The researchers found that a combination of green tea extract and exercise reduced the severity of obesity-related fatty liver disease by 75 per cent in mice fed a high-fat diet
Although untested in human trials, the results suggest a potential health strategy.
"Combining the two might have health benefits for people, but we don't have the clinical data yet," said Joshua Lambert, Associate Professor of Food Science at The Pennsylvania State University in the US.
Non-alcoholic fatty liver disease is a significant global health problem that is expected to worsen, Lambert said.
Because of the high prevalence of risk factors such as obesity and Type-2 diabetes, fatty liver disease is forecast to afflict more than 100 million people by 2030. And there are currently no validated therapies for the disease.
In the study, mice fed a high-fat diet for 16 weeks that consumed green tea extract and exercised regularly by running on a wheel were found to have just a quarter of the lipid deposits in their livers compared to those seen in the livers of a control group of mice.
Mice that were treated with green tea extract alone or exercise alone had roughly half as much fat in their livers as the control group.
In addition to analyzing the liver tissues of mice in the study, which was published recently in the Journal of Nutritional Biochemistry, the researchers also measured the protein and fat content in their faeces.
They found that the mice that consumed green tea extract and exercised had higher fecal lipid and protein levels.
"By examining the livers of these mice after the study concluded and by screening their faeces during the research, we saw that the mice that consumed green tea extract and exercised actually were processing nutrients differently -- their bodies were handling food differently," Lambert said.
"We think the polyphenols in green tea interact with digestive enzymes secreted in the small intestine and partially inhibit the breakdown of carbohydrates, fat and protein in food," he added.
"So, if a mouse doesn't digest the fat in its diet, that fat and the calories associated with it pass through the mouse's digestive system, and a certain amount of it ends up coming out in its faeces," he said. (IANS)
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New York. Researchers have found that stroke survivors with high levels of optimism had lower inflammation levels, reduced stroke severity and less physical disability after three months, compared to those who are less optimistic.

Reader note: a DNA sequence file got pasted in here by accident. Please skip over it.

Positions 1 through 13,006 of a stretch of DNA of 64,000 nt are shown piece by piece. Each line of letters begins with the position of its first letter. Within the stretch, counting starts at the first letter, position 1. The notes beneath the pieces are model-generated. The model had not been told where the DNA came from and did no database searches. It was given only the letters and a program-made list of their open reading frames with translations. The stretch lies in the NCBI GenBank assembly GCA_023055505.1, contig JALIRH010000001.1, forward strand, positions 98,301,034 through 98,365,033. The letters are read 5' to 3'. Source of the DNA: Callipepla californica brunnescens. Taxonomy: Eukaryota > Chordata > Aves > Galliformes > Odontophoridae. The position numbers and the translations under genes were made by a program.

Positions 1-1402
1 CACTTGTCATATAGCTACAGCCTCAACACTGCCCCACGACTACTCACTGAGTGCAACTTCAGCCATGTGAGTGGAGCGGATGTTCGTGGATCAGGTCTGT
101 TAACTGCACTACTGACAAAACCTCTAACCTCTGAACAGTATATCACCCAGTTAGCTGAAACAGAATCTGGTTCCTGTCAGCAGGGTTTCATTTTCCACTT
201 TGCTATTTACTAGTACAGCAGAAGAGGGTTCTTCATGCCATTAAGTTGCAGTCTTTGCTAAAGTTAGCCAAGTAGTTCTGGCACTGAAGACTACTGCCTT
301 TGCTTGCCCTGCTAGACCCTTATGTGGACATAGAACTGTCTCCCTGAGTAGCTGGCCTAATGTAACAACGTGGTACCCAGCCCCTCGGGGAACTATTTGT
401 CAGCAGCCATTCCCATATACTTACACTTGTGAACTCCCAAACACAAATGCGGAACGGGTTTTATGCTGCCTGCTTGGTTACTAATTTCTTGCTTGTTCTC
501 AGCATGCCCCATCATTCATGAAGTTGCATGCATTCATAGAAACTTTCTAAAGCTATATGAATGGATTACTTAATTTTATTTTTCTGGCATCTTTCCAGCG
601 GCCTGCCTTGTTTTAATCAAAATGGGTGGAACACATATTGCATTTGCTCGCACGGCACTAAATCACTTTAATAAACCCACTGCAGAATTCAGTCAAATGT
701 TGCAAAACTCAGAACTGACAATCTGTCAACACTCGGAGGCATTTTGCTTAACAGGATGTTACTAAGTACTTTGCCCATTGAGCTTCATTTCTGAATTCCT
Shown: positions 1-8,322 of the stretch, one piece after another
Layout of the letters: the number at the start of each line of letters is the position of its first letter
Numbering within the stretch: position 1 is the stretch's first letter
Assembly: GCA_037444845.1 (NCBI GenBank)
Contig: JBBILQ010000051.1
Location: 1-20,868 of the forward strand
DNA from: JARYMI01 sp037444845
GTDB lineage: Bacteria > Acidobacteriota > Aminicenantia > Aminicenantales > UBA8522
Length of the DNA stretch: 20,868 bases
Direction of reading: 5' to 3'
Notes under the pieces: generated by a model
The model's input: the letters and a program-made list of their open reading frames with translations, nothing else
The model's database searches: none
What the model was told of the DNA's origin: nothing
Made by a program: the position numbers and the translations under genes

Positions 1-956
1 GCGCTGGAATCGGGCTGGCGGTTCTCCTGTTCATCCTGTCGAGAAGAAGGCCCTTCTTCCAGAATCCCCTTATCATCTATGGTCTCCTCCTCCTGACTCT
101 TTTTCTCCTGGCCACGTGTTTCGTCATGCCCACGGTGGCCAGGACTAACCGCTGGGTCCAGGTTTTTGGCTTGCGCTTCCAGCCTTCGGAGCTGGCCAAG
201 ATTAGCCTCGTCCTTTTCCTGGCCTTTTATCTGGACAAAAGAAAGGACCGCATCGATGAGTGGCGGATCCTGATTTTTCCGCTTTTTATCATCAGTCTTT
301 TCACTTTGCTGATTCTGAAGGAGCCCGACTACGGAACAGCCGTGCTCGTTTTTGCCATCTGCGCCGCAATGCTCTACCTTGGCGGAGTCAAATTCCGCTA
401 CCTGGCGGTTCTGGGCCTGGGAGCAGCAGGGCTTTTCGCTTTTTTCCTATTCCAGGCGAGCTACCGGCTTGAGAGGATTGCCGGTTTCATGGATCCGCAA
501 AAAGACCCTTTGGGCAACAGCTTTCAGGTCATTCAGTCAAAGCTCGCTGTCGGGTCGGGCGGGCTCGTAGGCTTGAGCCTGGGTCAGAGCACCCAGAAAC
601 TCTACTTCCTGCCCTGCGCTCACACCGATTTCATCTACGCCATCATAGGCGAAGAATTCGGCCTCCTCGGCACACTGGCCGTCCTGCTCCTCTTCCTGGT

"Our results suggest that optimistic people have a better disease outcome, thus boosting morale may be an ideal way to improve mental health and recovery after a stroke," said study senior author Yun-Ju Lai from University of Texas in the US.
In a small study of 49 stroke survivors, researchers examined the relationship among optimism, inflammation, stroke severity and physical disability for three months after an attack.
Researchers said that understanding how these elements relate to, or impact one another, may provide a scientific framework to develop new strategies for stroke recovery.
Post-stroke inflammation is detrimental to the brain and impairs recovery, the researchers said.
Optimism has been associated with lower inflammation levels and improved health outcomes among people with medical conditions. However, no prior studies have assessed if this association exists among stroke patients.
This pilot study is a secondary analysis of data collected from a repository of neurological diseases.
Outcomes included optimism levels from the revised Life Orientation Test, a standard psychological tool for measuring optimism; stroke severity evaluation through the National Institutes of Health Stroke Scale, and levels of inflammatory markers--interleukin-6 (IL-6), tumour necrosis factor alpha (TNFa) and C-reactive protein (CRP).
As optimism levels increased, stroke severity and the inflammatory markers IL-6 and CRP decreased even after considering other possible variables. However, this was not true of TNFa.
"Patients and their families should know the importance of a positive environment that could benefit the patient, mental health does affect recovery after a stroke," Lai said.
The study is scheduled to be presented at the American Stroke Association's International Stroke Conference slated from February 18 to 21 in the US. (IANS)
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New York. Gay and bisexual men are more likely to suffer skin cancer than straight men, according to a study.
According to the researchers from Brigham and Women's Hospital in the US, rates of skin cancer were higher among gay and bisexual men compared to heterosexual men but lower among bisexual women than heterosexual women.
Rates of skin cancer were 8.1 per cent among gay men and 8.4 per cent among bisexual men, statistically higher than the rate of 6.7 percent among heterosexual men.
Smaller studies have reported higher usage of indoor tanning beds among sexual minority men, a known risk factor for skin cancer.
"It's absolutely critical that we ask about sexual orientation and gender identity in national health surveys; if we never ask the question, we'd never know that these differences exist," said corresponding author Arash Mostaghimi from the Brigham.
For the findings, published in the journal JAMA Dermatology, the research team lveraged data from the Behavioural Risk Factor Surveillance System (BRFSS), using data collected from annual questionnaires from 2014 to 2018.
The Centers for Disease Control (CDC) uses the BRFSS to collect information about risk factors and behaviors among adults. About 450,000 adults are interviewed by telephone by the BRFSS each year.
The researchers compared skin cancer rates among heterosexual men to rates in gay or bisexual men and compared rates among heterosexual women to lesbian or bisexual women.
Skin cancer rates were 5.9 per cent among lesbian women and 6.6 per cent among heterosexual women, which was not a statistically significant difference.
However, the rate of 4.7 per cent among bisexual women was statistically significantly lower than heterosexual women.
The BRFSS survey did not collect information about risk factors for skin cancer, such as UV exposure, Fitzpatrick skin type (a measure of skin color and susceptibility to sun burn), HIV status and more. (IANS)